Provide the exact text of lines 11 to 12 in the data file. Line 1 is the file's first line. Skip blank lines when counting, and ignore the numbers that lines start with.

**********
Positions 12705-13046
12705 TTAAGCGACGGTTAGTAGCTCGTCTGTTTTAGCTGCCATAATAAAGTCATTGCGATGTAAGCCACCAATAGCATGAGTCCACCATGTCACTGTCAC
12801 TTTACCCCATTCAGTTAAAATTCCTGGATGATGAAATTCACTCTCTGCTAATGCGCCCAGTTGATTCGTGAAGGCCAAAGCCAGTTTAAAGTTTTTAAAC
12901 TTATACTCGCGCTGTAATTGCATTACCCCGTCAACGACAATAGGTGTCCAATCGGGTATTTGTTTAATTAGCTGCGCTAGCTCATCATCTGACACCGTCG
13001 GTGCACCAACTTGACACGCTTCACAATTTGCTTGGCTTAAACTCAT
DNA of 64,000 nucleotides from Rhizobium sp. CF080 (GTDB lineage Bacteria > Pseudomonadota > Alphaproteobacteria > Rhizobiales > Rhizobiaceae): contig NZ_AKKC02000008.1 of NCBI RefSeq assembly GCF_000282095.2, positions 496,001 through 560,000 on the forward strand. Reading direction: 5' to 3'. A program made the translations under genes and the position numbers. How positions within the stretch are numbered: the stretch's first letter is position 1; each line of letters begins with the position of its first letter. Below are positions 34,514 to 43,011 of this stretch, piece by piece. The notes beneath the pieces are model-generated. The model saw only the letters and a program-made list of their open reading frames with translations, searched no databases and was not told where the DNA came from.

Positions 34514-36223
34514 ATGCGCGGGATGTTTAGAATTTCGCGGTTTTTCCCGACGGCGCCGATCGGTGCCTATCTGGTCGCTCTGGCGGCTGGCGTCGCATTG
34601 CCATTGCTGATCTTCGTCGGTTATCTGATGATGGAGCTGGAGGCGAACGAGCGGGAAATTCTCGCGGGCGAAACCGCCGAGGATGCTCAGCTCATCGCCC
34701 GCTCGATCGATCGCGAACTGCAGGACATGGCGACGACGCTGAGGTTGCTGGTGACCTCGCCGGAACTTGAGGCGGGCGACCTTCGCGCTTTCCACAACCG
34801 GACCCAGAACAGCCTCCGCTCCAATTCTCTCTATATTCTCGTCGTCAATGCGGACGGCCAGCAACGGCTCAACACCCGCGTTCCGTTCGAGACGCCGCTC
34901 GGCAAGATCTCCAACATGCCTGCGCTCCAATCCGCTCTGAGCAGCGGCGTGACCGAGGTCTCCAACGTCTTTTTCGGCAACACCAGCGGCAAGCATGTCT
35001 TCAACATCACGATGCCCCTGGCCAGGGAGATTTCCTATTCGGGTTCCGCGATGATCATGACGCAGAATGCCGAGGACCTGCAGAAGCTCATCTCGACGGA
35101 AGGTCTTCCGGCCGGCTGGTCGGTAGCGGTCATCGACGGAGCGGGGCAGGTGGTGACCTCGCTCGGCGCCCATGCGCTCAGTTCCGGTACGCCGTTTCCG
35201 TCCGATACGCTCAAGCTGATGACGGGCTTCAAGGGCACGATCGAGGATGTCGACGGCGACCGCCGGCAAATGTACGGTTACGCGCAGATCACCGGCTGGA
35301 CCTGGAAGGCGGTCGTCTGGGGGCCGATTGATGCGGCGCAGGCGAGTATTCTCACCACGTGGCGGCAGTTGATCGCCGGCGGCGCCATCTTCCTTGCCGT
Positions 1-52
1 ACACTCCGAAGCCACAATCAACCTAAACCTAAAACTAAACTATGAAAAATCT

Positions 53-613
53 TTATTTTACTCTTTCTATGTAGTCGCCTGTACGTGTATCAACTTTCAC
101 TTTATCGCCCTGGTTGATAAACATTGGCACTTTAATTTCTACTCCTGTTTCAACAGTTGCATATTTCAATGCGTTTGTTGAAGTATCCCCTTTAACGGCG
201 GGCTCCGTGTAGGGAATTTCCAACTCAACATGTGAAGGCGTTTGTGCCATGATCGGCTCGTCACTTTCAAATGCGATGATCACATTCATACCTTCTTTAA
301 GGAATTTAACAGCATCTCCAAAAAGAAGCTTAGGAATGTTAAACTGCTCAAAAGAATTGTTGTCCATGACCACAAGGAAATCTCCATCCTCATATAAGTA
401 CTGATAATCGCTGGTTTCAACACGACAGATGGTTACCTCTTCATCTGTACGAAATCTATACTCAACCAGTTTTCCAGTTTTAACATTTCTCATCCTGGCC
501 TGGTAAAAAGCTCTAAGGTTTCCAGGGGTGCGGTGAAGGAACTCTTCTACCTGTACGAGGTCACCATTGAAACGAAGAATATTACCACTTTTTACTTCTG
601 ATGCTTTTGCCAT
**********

34801 GACCCAGAACAGCCTCCGCTCCAATTCTCTCTATATTCTCGTCGTCAATGCGGACGGCCAGCAACGGCTCAACACCCGCGTTCCGTTCGAGACGCCGCTC
34901 GGCAAGATCTCCAACATGCCTGCGCTCCAATCCGCTCTGAGCAGCGGCGTGACCGAGGTCTCCAACGTCTTTTTCGGCAACACCAGCGGCAAGCATGTCT